‘That will never happen,’ says Putin, calmly. ‘My great accomplishment… has been to turn Russia into a politically docile nation… capable of great accomplishments in other areas… but politically docile.’
‘Like in China,’ says Navalny.
‘China has learned much from us.’
‘Yes… the wrong lessons. I cannot understand how an intelligent man like you has chosen to ignore assisting your land in its development. I cannot understand how you stubbornly refuse to see that Russia needs to grow up… to evolve politically… to learn to give up supporting autocrats… communists… despots like you… and rise to become a nation that values freedom of expression… and to be able to support the quest for freedom in other nations… anywhere in the world.’
‘You want Russians to be like Americans?’
‘Russians need to learn how to become enlightened Russians. We may find things in common with Americans but we want to find our own path… like any other self respecting people in this world. We want to find our uniqueness.’
Putin nods slowly.
‘Americans have their own problems they are struggling with,’ continues Navalny, ‘like race, and the idolatry of the super entrepreneur, which has led to the absurdity of their not paying any taxes, which fosters inequality…but to their credit, Americans keep working on it. Sometimes they have a dinosaur sneak in to lead them, but they eventually get past them.’
Putin rubs his nose as he weighs Navalny’s words.
‘I am amazed to hear you talk… it’s like you live in another world… maybe that’s why I wanted to see you today.’
Putin leans forward a little, speaking softly.
‘Russians want nothing of what you talk about… they have found peace in their souls… and peace is having a strong boss… like Stalin… and yes, like me. They like to have a father figure who helps them go to sleep quietly at night… go to sleep knowing that their country is feared in the world… that no nation dares to pick a fight with us. But you don’t get that.’
‘You are so wrong about what Russians want…’ responds Navalny with fervor, his expression filled with wonder, ‘Russians want to dream… dream with their eyes open and under a bright sun… they want romance…’
‘Romance?’ asks Putin.
‘Yes, Russians want to fall in love with freedom… and all its possibilities.’
Quietly amused, Putin takes in Navalny’s enthusiasm. ‘I knew there was something wrong with you… but didn’t know you were a romantic.’
Navalny sits back in his chair. He now seems tired, despondent. How could Russians have endured this man governing them for 20 years?
Navalny closes his eyes for a moment. Why did Putin really come to see him?
He looks Putin in the eye. ‘Why are you here?’
‘I wonder about that, myself,’ replies Putin.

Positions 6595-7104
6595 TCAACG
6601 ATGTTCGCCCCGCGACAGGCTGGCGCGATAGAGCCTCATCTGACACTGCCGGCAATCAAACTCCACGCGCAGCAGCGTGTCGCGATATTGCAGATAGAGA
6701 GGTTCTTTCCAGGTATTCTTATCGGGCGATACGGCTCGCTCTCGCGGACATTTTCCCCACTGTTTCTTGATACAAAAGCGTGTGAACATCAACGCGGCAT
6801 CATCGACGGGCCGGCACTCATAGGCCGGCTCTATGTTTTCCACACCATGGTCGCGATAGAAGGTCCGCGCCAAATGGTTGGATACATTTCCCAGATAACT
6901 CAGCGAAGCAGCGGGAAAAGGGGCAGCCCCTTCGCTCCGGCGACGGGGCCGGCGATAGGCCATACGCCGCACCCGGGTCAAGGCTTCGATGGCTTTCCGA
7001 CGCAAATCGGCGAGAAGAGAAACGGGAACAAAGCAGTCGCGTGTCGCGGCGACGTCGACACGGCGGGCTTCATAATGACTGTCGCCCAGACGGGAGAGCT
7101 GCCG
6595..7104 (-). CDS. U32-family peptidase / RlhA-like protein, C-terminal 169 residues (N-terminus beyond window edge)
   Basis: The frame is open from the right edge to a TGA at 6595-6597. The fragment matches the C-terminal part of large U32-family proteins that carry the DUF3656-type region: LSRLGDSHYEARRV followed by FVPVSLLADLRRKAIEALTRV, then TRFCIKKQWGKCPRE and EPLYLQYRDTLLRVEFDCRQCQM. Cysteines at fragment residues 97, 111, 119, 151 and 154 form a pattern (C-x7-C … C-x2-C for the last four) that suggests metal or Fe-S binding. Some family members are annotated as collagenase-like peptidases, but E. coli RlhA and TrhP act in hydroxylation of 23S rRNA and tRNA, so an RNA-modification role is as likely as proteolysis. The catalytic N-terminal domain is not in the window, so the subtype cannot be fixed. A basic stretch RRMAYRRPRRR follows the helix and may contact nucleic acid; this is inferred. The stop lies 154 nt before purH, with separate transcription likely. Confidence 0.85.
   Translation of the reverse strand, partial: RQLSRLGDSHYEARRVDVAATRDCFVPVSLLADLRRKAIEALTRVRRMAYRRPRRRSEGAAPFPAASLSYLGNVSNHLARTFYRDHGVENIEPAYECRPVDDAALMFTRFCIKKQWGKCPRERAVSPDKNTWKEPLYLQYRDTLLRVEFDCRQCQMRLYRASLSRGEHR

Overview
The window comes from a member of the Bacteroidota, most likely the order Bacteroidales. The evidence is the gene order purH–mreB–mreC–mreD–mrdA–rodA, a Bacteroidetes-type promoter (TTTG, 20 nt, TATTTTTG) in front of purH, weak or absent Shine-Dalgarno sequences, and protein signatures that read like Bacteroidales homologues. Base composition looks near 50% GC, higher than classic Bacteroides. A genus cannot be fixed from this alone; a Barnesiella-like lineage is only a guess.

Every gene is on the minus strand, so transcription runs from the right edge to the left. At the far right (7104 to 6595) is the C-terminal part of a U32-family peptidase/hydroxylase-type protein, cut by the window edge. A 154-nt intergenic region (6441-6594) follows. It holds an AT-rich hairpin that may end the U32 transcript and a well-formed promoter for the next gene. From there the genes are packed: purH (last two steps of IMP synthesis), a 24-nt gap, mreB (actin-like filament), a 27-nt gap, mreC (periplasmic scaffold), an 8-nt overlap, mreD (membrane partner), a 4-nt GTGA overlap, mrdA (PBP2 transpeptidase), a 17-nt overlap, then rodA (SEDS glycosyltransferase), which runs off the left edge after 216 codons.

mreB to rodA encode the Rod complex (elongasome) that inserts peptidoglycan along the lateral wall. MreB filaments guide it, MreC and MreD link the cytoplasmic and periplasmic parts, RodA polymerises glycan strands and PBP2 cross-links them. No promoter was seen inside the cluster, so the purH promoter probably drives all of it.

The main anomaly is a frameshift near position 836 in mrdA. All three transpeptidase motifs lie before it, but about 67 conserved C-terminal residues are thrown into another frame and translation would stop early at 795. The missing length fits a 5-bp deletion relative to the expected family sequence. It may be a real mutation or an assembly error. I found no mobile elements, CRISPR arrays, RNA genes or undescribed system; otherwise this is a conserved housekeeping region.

Putin has been thinking to himself that there is a strength about Navalny that he finds appealing… a commitment that drives the man to put his life on the line for his nation… to endure being poisoned and still return to Russia knowing he would be imprisoned, maybe even killed. And as Putin secretly admits to his rival’s boldness… the courage to defy whatever may stand in his way… even death itself… Putin quietly acknowledges that he envies Navalny.
‘Oh, yes…’ he begins again, ‘there was something I wanted to tell you… you know how there’s been talk that you would be awarded a Nobel Prize for Peace?’
Navalny looks intrigued. Yes, of course he knew that.
‘Well…’ continues Putin, ‘… now that our courts have ruled you and your movement an extremist group, I don’t think the West will have the guts to go forward with that idea.’
Navalny lets out a laugh.
‘You poor man,’ Navalny says, his expression bright again, ‘of course they will. They will do so now more than ever. Like the Americans say, just to rub it in.’
Putin frowns. ‘No, they won’t. They won’t dare embarrass me like that.’
‘Yes, they will,’ says Navalny defiantly, with relish. ‘Your actions labelling me an extremist just moved me to the front of the line.’
But Putin is not laughing.
‘And, of course, you won’t let me go receive the prize but I and all Russians with a thirst for freedom will smile in our hearts that the world acknowledges our yearnings.’
Navalny leans forward, brashly. ‘Is that what you really came here to tell me?’
Putin stares back at him with simmering anger.
‘The world is not afraid of you, Vladimir… they know who you are. They know what you mean, and they stand by the Russian people who want to be free.’
‘I will be meeting with Biden in Geneva on the 16th of this month…’ says Putin.
‘I know… just try to be on your best behavior when you meet…’
‘Because Biden is not Trump.’
Putin rises from his chair abruptly as he looks down at Navalny.
‘It is up to us to light up the fire that will warm the hearts of all Russians, and we will do it,’ says Navalny, with renewed strength.
‘And up to me to pour cold water on them,’ replies Putin, icily.
He turns and crosses to the door.
The guard opens it and he exits.
Oscar Valdes. Oscarvaldes.net